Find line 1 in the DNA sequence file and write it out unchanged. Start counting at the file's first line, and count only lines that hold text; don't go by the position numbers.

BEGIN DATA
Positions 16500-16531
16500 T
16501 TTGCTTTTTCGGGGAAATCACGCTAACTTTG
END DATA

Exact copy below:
Positions 16500-16531